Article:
The play starts at 100, with the protagonist freaking out. This just feels a bit intense to start and, whilst it makes sense, could do with some work as it somewhat kills the opening ten-fifteen minutes. Especially as we never really build back to that level.

The direction of the ensemble is really nice from Riley, who uses physicality beautifully to add to the piece.

The acting from lead, Connor Hughes, is strong. The moments of clear emotion are great, but Hughes does a good job of also showing what’s bubbling underneath. Because of this, it’s really easy to know what the character is feeling and everything from the script makes sense on stage.

The ensemble generally do a good job of bringing the piece to life and really help with the pacing of the script. There are a few instances of over-acting from the ensemble members, which may well be a directing issue, that sometimes takes focus away from the lead. But, overall a good addition to the production.

BOOT shows a level of lighting design I was not expecting coming in. The use of red lighting is really evocative, as well as the box light to represent the boot of the car. In this aspect, Zach Ashley did a really good job.

It is a shame there isn’t more explored in the sound design. This can be put down to lack of resources and time. However, often the noise of moving ensemble takes away from the show. More sound design could cover this and add something of its own. But generally, the design aspects are above expectation.

There is room for improvement with this production, especially in nailing the ensemble work, a little work on the script as well as incorporating the design elements that feel missing. But, on the whole this is a really enjoyable piece of theatre with a really interesting discussion to follow it.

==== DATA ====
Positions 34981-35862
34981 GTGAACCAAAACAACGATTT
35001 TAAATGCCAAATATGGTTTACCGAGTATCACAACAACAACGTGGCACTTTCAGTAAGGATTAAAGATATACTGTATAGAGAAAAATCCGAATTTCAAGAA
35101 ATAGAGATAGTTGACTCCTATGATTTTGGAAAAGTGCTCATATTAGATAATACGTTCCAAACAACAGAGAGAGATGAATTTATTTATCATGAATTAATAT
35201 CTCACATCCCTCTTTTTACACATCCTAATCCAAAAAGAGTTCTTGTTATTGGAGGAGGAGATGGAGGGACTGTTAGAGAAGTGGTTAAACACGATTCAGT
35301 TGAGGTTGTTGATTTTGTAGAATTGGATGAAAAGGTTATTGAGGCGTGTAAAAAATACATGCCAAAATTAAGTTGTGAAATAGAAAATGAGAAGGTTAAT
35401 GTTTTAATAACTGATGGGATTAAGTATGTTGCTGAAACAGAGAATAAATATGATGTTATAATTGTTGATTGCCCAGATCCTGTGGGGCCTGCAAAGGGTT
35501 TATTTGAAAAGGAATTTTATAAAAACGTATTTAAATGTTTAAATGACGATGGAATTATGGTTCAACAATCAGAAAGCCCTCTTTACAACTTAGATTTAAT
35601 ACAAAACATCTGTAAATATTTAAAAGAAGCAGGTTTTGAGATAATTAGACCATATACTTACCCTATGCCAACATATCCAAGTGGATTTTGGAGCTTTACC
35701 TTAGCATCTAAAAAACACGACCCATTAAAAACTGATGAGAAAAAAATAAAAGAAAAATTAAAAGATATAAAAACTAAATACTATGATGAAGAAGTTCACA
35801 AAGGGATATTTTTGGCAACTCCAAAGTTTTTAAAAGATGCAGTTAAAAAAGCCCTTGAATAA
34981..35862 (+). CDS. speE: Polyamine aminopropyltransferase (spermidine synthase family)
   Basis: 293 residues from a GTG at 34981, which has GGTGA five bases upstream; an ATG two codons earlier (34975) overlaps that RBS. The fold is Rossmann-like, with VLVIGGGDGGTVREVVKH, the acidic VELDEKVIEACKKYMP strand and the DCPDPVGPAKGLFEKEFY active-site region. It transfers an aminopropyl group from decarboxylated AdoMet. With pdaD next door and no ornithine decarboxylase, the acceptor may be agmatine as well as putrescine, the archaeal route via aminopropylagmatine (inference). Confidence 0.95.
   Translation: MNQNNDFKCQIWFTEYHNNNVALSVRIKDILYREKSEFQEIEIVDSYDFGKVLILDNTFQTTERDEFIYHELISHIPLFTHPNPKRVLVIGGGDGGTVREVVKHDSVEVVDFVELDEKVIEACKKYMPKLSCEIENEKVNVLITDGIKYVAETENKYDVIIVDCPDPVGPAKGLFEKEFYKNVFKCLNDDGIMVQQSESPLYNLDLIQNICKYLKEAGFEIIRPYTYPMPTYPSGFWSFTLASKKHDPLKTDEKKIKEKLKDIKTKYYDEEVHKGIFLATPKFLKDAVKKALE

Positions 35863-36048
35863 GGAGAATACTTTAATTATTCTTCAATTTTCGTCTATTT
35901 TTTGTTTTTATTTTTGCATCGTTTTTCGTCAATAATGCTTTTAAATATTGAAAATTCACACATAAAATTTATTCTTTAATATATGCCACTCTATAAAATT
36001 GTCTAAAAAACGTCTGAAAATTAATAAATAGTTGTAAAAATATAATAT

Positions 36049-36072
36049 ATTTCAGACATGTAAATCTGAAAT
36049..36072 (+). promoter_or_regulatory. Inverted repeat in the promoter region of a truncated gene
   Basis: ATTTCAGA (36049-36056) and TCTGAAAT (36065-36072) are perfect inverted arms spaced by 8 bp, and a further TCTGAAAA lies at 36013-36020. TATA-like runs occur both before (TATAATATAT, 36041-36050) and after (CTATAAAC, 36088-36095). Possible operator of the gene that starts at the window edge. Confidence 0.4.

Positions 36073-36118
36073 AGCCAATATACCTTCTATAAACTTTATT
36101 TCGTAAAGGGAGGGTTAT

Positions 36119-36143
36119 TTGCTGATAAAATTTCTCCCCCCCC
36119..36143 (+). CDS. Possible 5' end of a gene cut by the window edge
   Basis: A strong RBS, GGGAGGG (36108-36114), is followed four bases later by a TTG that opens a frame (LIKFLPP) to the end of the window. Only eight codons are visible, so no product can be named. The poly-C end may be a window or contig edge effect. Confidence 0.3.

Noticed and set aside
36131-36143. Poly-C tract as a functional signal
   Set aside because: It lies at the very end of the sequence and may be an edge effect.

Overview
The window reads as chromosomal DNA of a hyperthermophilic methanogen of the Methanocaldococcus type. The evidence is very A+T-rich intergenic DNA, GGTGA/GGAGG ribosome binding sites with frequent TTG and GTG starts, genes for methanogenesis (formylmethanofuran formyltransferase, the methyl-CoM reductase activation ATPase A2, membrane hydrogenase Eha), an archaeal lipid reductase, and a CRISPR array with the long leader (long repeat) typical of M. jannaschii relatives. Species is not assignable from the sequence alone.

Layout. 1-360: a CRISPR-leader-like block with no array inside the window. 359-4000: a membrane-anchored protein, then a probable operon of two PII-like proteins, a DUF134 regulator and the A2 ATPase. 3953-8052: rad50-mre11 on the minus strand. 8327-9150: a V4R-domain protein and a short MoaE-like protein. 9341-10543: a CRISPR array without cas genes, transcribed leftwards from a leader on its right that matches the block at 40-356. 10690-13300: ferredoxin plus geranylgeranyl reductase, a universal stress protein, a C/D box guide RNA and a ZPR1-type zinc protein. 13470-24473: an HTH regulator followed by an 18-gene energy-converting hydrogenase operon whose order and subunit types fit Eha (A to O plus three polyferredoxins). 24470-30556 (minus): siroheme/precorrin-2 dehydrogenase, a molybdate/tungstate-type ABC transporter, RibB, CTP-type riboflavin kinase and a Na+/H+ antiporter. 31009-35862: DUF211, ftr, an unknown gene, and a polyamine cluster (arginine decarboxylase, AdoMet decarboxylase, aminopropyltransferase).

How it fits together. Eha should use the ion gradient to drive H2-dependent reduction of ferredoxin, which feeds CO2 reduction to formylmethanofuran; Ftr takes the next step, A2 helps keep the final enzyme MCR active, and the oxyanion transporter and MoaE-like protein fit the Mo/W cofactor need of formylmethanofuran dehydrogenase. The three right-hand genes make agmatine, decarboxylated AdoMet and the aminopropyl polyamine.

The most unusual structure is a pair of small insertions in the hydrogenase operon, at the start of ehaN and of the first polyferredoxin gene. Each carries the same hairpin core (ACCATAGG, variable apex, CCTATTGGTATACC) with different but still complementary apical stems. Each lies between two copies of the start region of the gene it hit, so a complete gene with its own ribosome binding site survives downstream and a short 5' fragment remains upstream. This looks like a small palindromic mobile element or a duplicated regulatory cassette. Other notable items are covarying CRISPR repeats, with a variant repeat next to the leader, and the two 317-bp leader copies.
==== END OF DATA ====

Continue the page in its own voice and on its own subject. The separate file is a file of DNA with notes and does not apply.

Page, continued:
BOOT has real potential, perhaps let down by the lack of time and resources afforded to it. A great script, visionary director and a solid lead make this a really promising debut from Volition.

BOOT performed at The Atrium, Cardiff
From December 11th-12th 2018
Presented by Volition
Written by Phill Brewer
Directed by Rebecca Emily Riley
Stage Manager – Zach Ashley
Cast:
Connor Hughes
Tasha Walton
Sergio Taddia
Tilly Jordan
Jose Pedro Fortuna
Photo Credit – Adam Robinson

Review Spider-Man: Into The Spider-Verse by Jonathan Evans

(5 / 5)

Within this current Superhero renaissance that we are experiencing Spider-Man is the one that has seen the most iterations. Since his cinematic debut in 2002 (directed by Sam Rami, starring Tobey McGuire) there have been two other live-action interpretations as well as three animated shows. Superheroes are meant to be handed to other creative teams and have other actors give their interpretation for a new audience. But within one generation we are now very aware of how malleable these characters are, especially Spider-Man.

This movie is all about accepting that malleable. About how you can have the same character and shoot them through a prism and see all the wonderful spectrums they can cast. We are introduced to our Spider-Man (Chris Pine), he tells the story we all know, he was bitten by a radioactive spider, gained superpowers, his Uncle Ben was shot, with great power comes great responsibility and for the last ten years, he has been your friendly neighborhood Spider-Man!